Former Austin-Bergstrom International Airport Executive Director Jacqueline Yaft approved about $500,000 in work for her previous employer despite being told to keep an arm's length business relationship, a city audit has found.
In December 2021, city leaders received a tip that Yaft had been “interfering in the management” of an aviation contract involving her previous employer. The investigative report, released Thursday, states that Yaft participated in approving at least four invoices, estimated at half a million dollars.
Andrew Cates, who is representing Yaft, said in a March 22 letter to City Auditor Corrie Stokes that "the report’s conclusion that Ms. Yaft acted as a city employee while having a conflict of interest is erroneous, and embodies a conclusion in search of a justification that is replete with inaccuracies and selective reporting."
Yaft resigned her position with the airport in March. Jim Smith, former executive director of Austin-Bergstrom, is back in that role in an interim capacity.
Yaft joined the airport staff in June 2019. That same month, Austin's law department notified Yaft that she must recuse herself from “any decision-making related to her former employer.”
The guidance from the law department set guardrails for her “oversight of payments” and “contract terms.” Although Yaft could receive advice from the contractor as part of its consulting contract, the legal department said, it advised her not to take any actions that could create the perception of impropriety.
Yet between January and March 2020 she approved three invoices totaling $380,000 from her former employer. In March 2020, she requested that staffers pay an additional $170,000 invoice from the contractor but did not sign the paperwork for that payment.
The auditor said Yaft failed to disclose her conflict in writing to her supervisor and did not file a conflict disclosure form until September 2022, more than three years after she was initially required to do so, the report states.
Additionally, Yaft met alone with her former employer on at least seven occasions and exchanged at least 13 emails in which she was the only airport employee in the original exchange. The audit did not spell out what the exchange was about.
Yaft previously worked for a consulting firm from October 2018 to May 2019. This same consulting firm became a city contractor for the airport in June 2019. The audit did not name the previous company.
According to the audit report, while at this consulting firm, Yaft made roughly $200,000 annually. Because she made more than $5,000 in the previous calendar year working for the firm, she had a substantial interest in the firm as defined by city code when she began working for the city.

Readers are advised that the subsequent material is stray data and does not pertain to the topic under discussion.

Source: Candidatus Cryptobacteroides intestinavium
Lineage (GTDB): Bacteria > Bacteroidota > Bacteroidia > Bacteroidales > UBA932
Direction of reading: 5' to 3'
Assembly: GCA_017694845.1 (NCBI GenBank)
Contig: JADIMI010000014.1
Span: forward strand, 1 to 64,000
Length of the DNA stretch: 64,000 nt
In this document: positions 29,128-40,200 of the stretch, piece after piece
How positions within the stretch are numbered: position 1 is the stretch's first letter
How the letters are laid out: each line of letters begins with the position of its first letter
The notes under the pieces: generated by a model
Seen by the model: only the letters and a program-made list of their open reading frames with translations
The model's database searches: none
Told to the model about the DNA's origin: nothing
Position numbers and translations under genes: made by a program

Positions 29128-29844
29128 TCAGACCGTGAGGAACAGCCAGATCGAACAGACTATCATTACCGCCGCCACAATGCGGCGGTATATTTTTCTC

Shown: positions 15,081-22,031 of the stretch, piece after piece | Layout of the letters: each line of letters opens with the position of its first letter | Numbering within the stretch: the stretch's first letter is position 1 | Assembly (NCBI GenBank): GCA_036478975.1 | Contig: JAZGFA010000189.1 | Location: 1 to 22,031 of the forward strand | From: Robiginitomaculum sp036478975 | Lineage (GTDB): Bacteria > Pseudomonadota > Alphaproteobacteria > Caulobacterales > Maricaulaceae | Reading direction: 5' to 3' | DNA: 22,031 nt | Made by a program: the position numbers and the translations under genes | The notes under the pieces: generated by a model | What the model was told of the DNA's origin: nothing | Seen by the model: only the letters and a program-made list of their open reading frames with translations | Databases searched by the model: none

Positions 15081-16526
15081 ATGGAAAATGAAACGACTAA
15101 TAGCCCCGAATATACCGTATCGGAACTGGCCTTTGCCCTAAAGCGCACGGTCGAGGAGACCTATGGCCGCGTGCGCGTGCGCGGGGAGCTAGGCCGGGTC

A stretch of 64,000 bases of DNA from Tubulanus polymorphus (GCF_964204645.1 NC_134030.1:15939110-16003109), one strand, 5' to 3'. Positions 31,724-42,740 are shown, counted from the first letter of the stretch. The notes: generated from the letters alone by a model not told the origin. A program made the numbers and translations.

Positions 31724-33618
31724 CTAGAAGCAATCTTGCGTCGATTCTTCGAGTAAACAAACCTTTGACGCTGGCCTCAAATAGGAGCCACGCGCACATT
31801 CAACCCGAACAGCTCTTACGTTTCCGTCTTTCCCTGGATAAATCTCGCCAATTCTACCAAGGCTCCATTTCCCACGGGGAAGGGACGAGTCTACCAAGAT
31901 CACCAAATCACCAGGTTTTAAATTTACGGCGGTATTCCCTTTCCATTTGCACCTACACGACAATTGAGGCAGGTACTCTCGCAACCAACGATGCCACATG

However, the decision to contract with the firm was made before Yaft’s employment with the city. The firm was hired to provide subject matter expertise on airport development, planning and project management, and it has a contract with the city for a period of five years at a cost of $10 million.
In his letter, Cates noted that Yaft never hid her employer, as evidenced by her résumé and interview. Additionally, he said that her responsibilities as the department’s leader unavoidably required that she oversee this contractor, which was essential to the future of the airport and its expansion program.
He also said that Yaft had no financial or other interest in the contractor after she left the job, including no salary, bonus, payout or any other form of compensation from the contractor during her time with the city.
"My factual response to the Austin City Auditor investigative report speaks for itself," Yaft told the American-Statesman. "For nearly four years, I led a remarkable team that launched the modernization of (the airport), positioned the airport to recover quickly from the COVID-19 pandemic, and increased service, advancing Austin to a large hub serving close to 22 million passengers. I am proud of all I accomplished and look forward to continuing my journey in the aviation industry."
Assistant City Manager Robert Goode, who oversees the airport, said in a statement that the city has established standards of conduct for all of its employees, and ethics and integrity are fundamental.
"It is imperative that conflicts of interest be reported, and guidance be followed when conflicts of interest occur, to avoid even the suspicion of impropriety," Goode wrote.
This article originally appeared on Austin American-Statesman: Audit: Ex-Austin airport director accused of conflict of interest